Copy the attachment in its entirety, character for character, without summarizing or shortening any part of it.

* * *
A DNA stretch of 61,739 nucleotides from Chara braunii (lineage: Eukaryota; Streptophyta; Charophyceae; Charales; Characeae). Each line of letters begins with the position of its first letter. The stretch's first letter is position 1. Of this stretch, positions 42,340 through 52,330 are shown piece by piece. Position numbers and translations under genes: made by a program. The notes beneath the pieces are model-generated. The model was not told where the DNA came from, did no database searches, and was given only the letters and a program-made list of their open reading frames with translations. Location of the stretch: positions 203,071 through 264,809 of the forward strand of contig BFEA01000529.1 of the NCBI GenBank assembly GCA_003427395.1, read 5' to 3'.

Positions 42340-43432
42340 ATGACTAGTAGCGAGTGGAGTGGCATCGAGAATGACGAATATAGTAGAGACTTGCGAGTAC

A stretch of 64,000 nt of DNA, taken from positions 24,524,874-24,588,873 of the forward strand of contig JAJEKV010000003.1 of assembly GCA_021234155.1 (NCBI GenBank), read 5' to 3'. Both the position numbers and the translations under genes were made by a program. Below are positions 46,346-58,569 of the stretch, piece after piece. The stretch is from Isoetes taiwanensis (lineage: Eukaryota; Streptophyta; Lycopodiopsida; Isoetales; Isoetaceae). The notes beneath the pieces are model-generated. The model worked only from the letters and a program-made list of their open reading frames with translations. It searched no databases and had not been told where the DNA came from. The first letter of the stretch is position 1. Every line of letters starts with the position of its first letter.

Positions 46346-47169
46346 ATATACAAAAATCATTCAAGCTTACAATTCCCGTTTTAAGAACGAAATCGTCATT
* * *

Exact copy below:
A DNA stretch of 61,739 nucleotides from Chara braunii (lineage: Eukaryota; Streptophyta; Charophyceae; Charales; Characeae). Each line of letters begins with the position of its first letter. The stretch's first letter is position 1. Of this stretch, positions 42,340 through 52,330 are shown piece by piece. Position numbers and translations under genes: made by a program. The notes beneath the pieces are model-generated. The model was not told where the DNA came from, did no database searches, and was given only the letters and a program-made list of their open reading frames with translations. Location of the stretch: positions 203,071 through 264,809 of the forward strand of contig BFEA01000529.1 of the NCBI GenBank assembly GCA_003427395.1, read 5' to 3'.

Positions 42340-43432
42340 ATGACTAGTAGCGAGTGGAGTGGCATCGAGAATGACGAATATAGTAGAGACTTGCGAGTAC

A stretch of 64,000 nt of DNA, taken from positions 24,524,874-24,588,873 of the forward strand of contig JAJEKV010000003.1 of assembly GCA_021234155.1 (NCBI GenBank), read 5' to 3'. Both the position numbers and the translations under genes were made by a program. Below are positions 46,346-58,569 of the stretch, piece after piece. The stretch is from Isoetes taiwanensis (lineage: Eukaryota; Streptophyta; Lycopodiopsida; Isoetales; Isoetaceae). The notes beneath the pieces are model-generated. The model worked only from the letters and a program-made list of their open reading frames with translations. It searched no databases and had not been told where the DNA came from. The first letter of the stretch is position 1. Every line of letters starts with the position of its first letter.

Positions 46346-47169
46346 ATATACAAAAATCATTCAAGCTTACAATTCCCGTTTTAAGAACGAAATCGTCATT